AHS: Roanoke “Chapter 6” flipped the story. Was it worth the buildup?
And then there was one. AHS: Roanoke packs the old Mott house with actors, cameras, and spring-loaded drawers to capture a new reality series. No longer are the actors working safely under the summer sun. No longer are the real-life survivors speaking to a producer behind a camera.
After airing the finale, ratings for the series saw a spike that beat out Sunday night football and Empire. My Roanoke Nightmare has the network at its feet. What do they plan to do? Send everyone back to the house for the three days of the blood moon.
Off-screen Bates’ character Agnes went Butcher-style crazy, real-Shelby and actor-Matt had an affair, and Lee is still under investigation for murder charges. The crew begins to sense that something is amok on the land, but production never ceases.
Death by chainsaw, dead fetal pigs, and car crashes are not excuses for delaying production. But setting people on edge and inspiring drama are all part of the fertilizer that allows drama to thrive.
The latter is something the Roanoke production team happens to do very well. A haunting is going down and only one member of the party will make it out of that house alive.
Ursula K. le Guin, award-winning science-fiction author, has a great piece on writing that describes the many different types of stories. AHS explores most, if not all of her examples.
le Guin perfectly sums up the first five episodes of Roanoke in her description of stories that are paced so quickly, you never realize they are off-balance. “You don’t see much scenery, running, or learn much. You run for the sake of running, the pleasure and excitement,” writes le Guin.
Roanoke ran through the North Carolina shoreline at a pace that did not allow for an intimate understanding of plot, characters, or structure.
A few episodes ago, I compared watching Roanoke to walking through a haunted house. No one questions what is happening, nor do they really care.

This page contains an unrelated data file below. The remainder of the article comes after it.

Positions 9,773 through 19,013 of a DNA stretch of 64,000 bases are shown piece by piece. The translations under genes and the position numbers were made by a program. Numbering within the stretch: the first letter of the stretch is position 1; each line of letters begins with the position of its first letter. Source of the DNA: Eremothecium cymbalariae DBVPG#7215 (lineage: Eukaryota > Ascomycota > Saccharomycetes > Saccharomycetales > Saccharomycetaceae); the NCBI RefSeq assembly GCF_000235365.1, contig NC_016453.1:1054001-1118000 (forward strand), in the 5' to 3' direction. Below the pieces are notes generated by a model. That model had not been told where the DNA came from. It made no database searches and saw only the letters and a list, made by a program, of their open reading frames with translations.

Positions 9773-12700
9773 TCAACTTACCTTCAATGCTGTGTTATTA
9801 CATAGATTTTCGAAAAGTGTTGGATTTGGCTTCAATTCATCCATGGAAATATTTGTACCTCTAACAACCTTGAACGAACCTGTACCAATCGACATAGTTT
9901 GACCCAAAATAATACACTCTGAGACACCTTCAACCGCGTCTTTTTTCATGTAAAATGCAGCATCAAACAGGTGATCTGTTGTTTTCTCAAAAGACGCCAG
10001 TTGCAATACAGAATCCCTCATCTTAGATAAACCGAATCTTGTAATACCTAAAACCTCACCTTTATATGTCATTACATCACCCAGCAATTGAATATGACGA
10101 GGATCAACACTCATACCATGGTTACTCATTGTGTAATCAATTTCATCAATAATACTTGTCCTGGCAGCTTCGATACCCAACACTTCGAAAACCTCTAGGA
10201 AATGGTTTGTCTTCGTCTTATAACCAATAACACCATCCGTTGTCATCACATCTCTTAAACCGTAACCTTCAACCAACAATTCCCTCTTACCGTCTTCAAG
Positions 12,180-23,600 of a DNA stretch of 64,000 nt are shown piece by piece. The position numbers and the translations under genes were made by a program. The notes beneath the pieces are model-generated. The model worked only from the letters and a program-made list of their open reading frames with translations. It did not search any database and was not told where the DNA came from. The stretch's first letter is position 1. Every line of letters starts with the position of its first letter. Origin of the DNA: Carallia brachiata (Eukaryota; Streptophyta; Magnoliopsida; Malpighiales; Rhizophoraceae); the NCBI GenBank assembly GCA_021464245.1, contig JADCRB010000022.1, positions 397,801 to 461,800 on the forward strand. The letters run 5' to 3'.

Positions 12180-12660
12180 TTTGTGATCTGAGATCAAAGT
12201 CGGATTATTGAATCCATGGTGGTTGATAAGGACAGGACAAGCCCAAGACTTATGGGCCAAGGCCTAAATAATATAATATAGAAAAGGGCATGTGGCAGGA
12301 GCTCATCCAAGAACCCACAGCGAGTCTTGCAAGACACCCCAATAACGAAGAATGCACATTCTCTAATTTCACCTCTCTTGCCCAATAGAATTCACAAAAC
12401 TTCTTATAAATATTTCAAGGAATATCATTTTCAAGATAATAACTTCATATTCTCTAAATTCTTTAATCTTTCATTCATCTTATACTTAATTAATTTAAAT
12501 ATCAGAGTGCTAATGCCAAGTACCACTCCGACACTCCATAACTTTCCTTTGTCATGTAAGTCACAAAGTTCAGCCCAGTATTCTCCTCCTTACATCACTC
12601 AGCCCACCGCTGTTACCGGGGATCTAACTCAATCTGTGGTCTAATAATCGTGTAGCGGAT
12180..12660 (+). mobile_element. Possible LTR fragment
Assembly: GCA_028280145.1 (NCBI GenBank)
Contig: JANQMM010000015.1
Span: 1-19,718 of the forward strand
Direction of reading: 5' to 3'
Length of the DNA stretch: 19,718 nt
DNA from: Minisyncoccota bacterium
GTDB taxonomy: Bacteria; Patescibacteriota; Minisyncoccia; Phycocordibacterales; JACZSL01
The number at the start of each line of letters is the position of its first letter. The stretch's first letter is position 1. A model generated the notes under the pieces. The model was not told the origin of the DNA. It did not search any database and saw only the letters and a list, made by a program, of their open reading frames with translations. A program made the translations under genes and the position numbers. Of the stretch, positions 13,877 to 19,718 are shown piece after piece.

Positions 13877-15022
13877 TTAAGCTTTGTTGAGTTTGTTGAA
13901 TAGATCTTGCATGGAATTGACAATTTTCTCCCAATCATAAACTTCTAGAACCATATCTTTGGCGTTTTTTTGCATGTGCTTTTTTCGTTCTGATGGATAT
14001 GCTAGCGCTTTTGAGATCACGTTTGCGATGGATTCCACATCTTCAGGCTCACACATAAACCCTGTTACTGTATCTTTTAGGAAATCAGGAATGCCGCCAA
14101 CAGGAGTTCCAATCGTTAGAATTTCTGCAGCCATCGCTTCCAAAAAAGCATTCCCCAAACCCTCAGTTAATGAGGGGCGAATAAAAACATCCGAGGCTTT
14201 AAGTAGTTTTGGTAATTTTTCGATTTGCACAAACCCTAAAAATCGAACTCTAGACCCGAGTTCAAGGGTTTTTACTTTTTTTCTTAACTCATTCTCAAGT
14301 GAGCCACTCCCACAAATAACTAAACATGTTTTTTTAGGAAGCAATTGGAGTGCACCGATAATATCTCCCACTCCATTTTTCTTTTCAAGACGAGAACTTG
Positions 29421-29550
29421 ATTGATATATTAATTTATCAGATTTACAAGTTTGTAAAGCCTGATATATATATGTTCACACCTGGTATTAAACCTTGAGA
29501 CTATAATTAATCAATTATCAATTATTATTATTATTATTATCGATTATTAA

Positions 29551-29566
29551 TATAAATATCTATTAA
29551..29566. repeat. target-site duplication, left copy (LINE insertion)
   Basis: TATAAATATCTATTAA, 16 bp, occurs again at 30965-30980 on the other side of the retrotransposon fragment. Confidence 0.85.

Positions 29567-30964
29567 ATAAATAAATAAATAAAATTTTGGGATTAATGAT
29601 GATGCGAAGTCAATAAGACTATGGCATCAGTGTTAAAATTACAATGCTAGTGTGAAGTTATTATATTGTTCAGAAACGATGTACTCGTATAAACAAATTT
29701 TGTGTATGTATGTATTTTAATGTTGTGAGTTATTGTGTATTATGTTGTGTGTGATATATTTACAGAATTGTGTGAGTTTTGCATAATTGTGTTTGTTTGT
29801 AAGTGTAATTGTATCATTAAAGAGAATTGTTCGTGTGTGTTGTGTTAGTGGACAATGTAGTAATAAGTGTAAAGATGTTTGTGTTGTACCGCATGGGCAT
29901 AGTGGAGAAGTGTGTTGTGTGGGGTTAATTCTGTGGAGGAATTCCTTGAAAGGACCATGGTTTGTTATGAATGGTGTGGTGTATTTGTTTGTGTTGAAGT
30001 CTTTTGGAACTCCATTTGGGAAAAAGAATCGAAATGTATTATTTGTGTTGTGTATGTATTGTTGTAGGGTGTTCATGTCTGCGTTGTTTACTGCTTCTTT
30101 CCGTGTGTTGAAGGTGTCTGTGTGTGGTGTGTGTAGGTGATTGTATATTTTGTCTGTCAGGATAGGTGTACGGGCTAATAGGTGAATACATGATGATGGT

It was not my type of story, but “Chapter 6” pulls the camera back and with that gesture, pulls my attention inward. Why? Because for the first week since Roanoke‘s premiere, the excitement of the unknown drives the show.
In fact, I’m willing to admit that I screamed out loud for the first time since the piggy man made his Murder House debut. With only 15 minutes left in the episode, the second twist of the night dropped.
Everyone who went into the house died — except one.
Just as Sidney pitches to the network executives, his next idea is “familiar, but different.” AHS has threads of Real World and And Then There Were None braided together with the unique premise only an installment of AHS could attempt to reproduce.
One final quote to close out this episode. “I do not like that man. I must get to know him better.” Credit to Abraham Lincoln for the quote, credit to AHS for forcing me to address what exactly I dislike about the series every season.
We never get to truly “know” anyone. Season 6 will not be any different. The people we spent five episodes, almost half the season, getting to know are gone. “Chapter 6” is a reset button.
Roanoke is the key to better understanding Ryan “the creator” Murphy. If you are still reading these recaps, you are probably aware of my inclination to stray from giving into the weekly praise of any AHS incarnation until it is complete. This is partially due to the fact that I focus heavily on what I dislike week after week.
From the first meeting with the network, through the preview for “Chapter 7,” there are similarities to what I know about Murphy’s own development process.
Most if not all of these are mirrored in this episode. Here are a few examples:
- How does everyone blindly buy into whatever the next installment is even if they are disappointed by the prior season? (Network executives list concerns.)
- People who work with Murphy once will work with him again and again and again.
- “All the seasons connect… I have a few ideas I’m working on.” (Sounds a lot like, “Familiar, but different.”)
- Jessica Lange wants to be in the Long Day’s Journey Into Night, Ryan Murphy just happens to own the rights and can get it up at the Roundabout. (Sidney owns the Roanoke house for easy production. Agnes also mentions the lead role in Long Day’s while being interviewed.)
My point is, if this twist is a means of delivering classic jump-scare horror while also becoming completely self-aware, I am into it. I’m never going to fall in love with AHS as deeply as I did with Murder House.
I might as well take what I am learning about Ryan Murphy, namely that he does have some sense of humility, and begin redefining how I feel about him and his body of work.
Odds and Ends
• Is this how Ryan Murphy envisions his casts behaving after his shows wrap? The roles he brings to his actors are career-changing, but I do not buy that Paulson pretends to be Marsha Clark on the weekends.
• Oh boy, confessionals…
• Where is Dennis O’Hare?
What do you think of ‘AHS: Roanoke’s’ twist?
Watch AHS: Roanoke chapter 7, Wednesday, October 26 at 10:00 p.m. ET on FX.